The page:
Henry IV, Part 1

by: William Shakespeare

  Act 1 Scene 2

page Act 1 Scene 2 Page 7

Original Text

Modern Text

PRINCE HENRY

I care not.

PRINCE HENRY

I don’t care.

POINS

Sir John, I prithee, leave the Prince and me alone. I will lay him down such reasons for this adventure that he shall go.

POINS

Sir John, do me a favor: leave me and the Prince alone. I’ll spell out such good reasons for this adventure, he’s sure to join.

FALSTAFF

Well, God give thee the spirit of persuasion, and him the ears of profiting, that what thou speakest may move, and what he hears may be believed, that the true prince may, for recreation sake, prove a false thief, for the poor abuses of the time want countenance. Farewell. You shall find me in Eastcheap.

FALSTAFF

May God give you the power of persuasion and him the good sense to listen, so that what you say will affect him and what he hears will sink in. This way, the true prince will turn into false thief, just for laughs. After all, all the poor, little vices of the age need encouragement. So long; you’ll find me in Eastcheap.

PRINCE HENRY

135Farewell, thou latter spring. Farewell, All-hallown summer.

PRINCE HENRY

Exit FALSTAFF
FALSTAFF exits.

POINS

Now, my good sweet honey lord, ride with us tomorrow. I have a jest to execute that I cannot manage alone. Falstaff, Peto, Bardolph, and Gadshill shall rob those men that we have already waylaid. Yourself and I will not be there. And when they have the booty, if you and I do not rob them, cut this head off from my shoulders.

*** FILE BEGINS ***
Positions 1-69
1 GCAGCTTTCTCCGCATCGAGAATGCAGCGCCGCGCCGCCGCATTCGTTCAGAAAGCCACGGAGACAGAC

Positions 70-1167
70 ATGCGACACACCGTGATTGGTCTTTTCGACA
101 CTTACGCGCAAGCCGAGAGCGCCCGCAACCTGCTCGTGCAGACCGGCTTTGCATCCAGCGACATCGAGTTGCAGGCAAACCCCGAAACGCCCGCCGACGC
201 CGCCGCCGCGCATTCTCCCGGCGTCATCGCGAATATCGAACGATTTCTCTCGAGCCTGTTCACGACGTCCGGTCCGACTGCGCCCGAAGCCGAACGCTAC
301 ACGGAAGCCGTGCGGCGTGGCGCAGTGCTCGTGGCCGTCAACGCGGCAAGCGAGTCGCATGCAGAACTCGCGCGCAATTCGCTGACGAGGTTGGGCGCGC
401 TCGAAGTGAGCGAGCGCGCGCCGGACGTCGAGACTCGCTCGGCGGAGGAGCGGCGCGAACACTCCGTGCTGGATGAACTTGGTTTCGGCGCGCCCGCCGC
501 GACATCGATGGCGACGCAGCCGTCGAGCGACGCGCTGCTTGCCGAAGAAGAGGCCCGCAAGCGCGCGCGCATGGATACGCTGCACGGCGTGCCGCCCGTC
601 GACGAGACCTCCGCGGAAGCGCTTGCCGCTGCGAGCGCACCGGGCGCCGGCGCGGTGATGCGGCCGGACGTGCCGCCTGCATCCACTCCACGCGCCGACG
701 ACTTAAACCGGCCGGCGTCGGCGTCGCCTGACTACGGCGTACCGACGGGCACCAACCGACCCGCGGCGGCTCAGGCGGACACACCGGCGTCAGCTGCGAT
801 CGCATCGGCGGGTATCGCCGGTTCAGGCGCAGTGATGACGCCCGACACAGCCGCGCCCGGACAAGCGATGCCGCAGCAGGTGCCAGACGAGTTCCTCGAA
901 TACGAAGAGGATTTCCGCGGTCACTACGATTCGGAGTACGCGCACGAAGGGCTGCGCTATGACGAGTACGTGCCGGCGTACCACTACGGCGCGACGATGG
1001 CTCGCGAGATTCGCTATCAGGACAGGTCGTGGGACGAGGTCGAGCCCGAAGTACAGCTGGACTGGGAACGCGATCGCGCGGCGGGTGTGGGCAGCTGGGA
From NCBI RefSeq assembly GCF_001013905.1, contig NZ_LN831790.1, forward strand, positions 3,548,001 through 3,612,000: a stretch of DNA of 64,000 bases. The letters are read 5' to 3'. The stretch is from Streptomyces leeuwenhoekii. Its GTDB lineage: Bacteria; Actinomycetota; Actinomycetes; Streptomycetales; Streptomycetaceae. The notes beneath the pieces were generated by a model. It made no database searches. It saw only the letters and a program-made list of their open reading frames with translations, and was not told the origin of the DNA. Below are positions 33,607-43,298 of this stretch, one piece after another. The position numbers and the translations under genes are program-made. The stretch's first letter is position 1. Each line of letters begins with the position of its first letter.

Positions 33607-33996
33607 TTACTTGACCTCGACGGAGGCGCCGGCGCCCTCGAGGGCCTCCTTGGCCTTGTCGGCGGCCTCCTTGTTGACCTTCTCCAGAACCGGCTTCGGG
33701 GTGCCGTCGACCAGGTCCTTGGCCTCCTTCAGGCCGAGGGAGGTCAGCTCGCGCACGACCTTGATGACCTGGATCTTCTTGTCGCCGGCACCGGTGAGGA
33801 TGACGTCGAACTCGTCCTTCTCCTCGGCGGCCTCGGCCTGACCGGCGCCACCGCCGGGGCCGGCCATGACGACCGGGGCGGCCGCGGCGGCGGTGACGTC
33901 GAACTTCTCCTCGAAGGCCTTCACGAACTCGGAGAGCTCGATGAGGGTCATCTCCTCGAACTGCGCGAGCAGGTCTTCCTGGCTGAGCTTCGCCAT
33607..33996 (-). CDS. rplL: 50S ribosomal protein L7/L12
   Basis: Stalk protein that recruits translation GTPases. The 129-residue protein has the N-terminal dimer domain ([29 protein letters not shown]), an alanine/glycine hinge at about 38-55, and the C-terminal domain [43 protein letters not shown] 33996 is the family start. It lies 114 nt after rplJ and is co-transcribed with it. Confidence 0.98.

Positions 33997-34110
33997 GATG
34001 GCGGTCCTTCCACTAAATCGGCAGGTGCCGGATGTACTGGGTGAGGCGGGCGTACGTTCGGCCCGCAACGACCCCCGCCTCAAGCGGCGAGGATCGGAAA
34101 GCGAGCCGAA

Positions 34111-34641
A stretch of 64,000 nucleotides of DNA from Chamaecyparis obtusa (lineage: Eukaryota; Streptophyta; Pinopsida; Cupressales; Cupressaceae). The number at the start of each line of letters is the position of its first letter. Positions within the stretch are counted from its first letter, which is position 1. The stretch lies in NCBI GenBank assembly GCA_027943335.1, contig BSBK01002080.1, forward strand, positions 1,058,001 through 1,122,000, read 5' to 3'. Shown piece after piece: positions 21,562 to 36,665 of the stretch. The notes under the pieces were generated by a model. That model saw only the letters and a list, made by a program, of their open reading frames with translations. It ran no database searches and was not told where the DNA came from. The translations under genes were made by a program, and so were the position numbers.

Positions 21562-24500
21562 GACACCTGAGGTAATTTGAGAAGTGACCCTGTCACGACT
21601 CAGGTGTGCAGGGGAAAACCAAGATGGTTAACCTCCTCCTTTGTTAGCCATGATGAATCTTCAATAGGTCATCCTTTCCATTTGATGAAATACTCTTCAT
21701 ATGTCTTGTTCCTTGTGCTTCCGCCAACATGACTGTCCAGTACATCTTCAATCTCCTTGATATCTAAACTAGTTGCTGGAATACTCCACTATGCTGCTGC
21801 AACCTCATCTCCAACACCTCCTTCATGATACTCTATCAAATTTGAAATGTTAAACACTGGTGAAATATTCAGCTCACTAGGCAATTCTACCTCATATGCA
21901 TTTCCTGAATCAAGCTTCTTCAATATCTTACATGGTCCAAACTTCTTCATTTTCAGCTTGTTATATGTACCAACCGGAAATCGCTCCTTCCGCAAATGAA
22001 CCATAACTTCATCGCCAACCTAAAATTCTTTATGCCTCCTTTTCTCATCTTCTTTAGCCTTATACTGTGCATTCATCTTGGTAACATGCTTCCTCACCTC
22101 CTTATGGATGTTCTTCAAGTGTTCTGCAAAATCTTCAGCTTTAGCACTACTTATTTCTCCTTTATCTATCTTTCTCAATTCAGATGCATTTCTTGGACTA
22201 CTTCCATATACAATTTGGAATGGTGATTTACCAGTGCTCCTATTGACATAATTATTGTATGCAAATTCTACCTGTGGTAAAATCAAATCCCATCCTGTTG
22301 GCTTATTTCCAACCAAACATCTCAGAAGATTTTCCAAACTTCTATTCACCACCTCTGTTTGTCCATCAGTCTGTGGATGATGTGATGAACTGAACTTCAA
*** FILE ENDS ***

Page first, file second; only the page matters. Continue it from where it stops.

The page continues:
POINS

Now, my good sweet honey sir, come with us tomorrow. I have an idea for a practical joke, and I can’t do it by myself. Falstaff, Peto, Bardolph, and Mr. Gadshill will rob the travelers we’re planning to ambush, but you and I won’t be there. If you and I don’t rob them once they have the loot, then chop off my head!

PRINCE HENRY

How shall we part with them in setting forth?

PRINCE HENRY

But we’re all planning to leave together. How will you and I separate ourselves?

POINS

Why, we will set forth before or after them, and appoint them a place of meeting, wherein it is at our pleasure to fail; and then will they adventure upon the exploit themselves, which they shall have no sooner achieved but we’ll set upon them.

POINS

We’ll leave before them, or after them. We’ll tell them to meet us someplace, but then we won’t show up. They’ll pull off the robbery by themselves, and the second they’ve done it, we’ll attack them.

PRINCE HENRY

Yea, but ’tis like that they will know us by our horses, by our habits, and by every other appointment to be ourselves.

PRINCE HENRY

Sure, but they’ll recognize our horses, our clothes, and all our other things.